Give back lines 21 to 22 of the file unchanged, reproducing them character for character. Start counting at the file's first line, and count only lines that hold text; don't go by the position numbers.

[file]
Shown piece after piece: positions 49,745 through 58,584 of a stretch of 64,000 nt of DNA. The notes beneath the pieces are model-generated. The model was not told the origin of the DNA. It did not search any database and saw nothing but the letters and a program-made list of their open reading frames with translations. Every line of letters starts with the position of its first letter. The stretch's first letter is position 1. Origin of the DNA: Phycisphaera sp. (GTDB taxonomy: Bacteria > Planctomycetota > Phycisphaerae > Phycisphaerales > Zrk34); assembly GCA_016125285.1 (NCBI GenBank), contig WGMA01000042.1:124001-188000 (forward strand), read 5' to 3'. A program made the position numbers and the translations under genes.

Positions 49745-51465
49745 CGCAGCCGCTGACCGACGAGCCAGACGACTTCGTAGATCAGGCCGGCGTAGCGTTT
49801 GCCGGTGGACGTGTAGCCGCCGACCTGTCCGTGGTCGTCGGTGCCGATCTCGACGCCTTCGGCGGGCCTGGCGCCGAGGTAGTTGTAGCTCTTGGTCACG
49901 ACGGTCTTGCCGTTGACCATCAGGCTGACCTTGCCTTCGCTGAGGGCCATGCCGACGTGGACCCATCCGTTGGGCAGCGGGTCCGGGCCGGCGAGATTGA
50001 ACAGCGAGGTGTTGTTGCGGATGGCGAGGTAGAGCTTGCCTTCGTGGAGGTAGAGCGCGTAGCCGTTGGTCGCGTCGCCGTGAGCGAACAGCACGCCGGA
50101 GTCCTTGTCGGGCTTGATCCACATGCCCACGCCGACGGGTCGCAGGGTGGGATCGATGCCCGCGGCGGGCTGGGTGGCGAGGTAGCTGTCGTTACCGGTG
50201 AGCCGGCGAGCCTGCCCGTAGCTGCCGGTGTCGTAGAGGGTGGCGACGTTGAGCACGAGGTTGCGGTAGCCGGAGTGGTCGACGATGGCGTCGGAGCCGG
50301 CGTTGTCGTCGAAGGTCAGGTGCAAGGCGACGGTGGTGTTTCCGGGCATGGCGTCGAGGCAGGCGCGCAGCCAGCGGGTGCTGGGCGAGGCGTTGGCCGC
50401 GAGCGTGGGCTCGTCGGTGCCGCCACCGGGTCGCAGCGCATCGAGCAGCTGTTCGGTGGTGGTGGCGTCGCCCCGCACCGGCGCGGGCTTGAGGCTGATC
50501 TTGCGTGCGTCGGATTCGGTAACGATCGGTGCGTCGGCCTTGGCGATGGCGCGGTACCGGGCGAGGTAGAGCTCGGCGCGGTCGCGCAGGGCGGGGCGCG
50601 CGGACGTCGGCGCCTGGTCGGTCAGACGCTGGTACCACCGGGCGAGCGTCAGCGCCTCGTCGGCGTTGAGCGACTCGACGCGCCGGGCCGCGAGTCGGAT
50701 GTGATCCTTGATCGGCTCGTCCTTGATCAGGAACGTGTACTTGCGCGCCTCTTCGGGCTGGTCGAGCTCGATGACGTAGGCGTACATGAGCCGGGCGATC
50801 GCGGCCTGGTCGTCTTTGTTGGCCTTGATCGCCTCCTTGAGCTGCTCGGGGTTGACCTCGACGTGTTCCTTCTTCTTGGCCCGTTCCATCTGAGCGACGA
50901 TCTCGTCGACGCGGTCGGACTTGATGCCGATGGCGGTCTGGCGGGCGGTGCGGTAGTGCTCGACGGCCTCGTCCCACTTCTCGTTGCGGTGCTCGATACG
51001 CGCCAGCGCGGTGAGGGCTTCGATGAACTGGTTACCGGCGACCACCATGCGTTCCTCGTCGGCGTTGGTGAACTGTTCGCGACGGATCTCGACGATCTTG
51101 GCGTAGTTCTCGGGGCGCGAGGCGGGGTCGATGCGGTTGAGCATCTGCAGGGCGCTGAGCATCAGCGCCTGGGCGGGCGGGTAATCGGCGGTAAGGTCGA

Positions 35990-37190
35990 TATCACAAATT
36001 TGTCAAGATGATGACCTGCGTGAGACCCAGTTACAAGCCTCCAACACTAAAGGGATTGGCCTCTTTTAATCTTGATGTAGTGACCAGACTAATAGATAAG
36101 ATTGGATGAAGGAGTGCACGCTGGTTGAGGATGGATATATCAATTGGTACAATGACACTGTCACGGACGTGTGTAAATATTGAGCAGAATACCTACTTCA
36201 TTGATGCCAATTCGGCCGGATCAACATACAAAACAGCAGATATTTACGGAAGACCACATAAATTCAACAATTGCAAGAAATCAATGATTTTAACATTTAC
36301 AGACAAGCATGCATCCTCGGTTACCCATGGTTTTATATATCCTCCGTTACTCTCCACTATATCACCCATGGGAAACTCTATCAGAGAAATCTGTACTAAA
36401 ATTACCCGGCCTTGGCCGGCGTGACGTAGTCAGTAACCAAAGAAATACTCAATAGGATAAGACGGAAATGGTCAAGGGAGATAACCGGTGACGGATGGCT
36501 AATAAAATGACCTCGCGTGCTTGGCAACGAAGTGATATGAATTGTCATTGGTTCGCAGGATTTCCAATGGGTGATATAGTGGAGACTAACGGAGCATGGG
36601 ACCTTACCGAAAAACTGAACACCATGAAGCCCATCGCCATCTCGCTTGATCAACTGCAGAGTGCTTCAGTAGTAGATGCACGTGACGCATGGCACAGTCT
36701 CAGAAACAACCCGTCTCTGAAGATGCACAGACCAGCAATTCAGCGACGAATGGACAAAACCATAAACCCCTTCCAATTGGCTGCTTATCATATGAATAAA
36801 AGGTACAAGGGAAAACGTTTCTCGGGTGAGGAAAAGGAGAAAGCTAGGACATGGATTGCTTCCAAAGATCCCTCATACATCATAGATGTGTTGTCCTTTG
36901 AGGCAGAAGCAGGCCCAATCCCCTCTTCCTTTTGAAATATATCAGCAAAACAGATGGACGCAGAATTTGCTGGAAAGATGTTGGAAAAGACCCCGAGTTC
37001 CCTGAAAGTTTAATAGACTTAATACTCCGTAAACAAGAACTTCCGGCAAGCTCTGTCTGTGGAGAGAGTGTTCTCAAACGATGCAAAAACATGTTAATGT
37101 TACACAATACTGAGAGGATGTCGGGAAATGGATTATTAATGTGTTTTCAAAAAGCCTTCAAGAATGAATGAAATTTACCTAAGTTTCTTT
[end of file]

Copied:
36101 ATTGGATGAAGGAGTGCACGCTGGTTGAGGATGGATATATCAATTGGTACAATGACACTGTCACGGACGTGTGTAAATATTGAGCAGAATACCTACTTCA
36201 TTGATGCCAATTCGGCCGGATCAACATACAAAACAGCAGATATTTACGGAAGACCACATAAATTCAACAATTGCAAGAAATCAATGATTTTAACATTTAC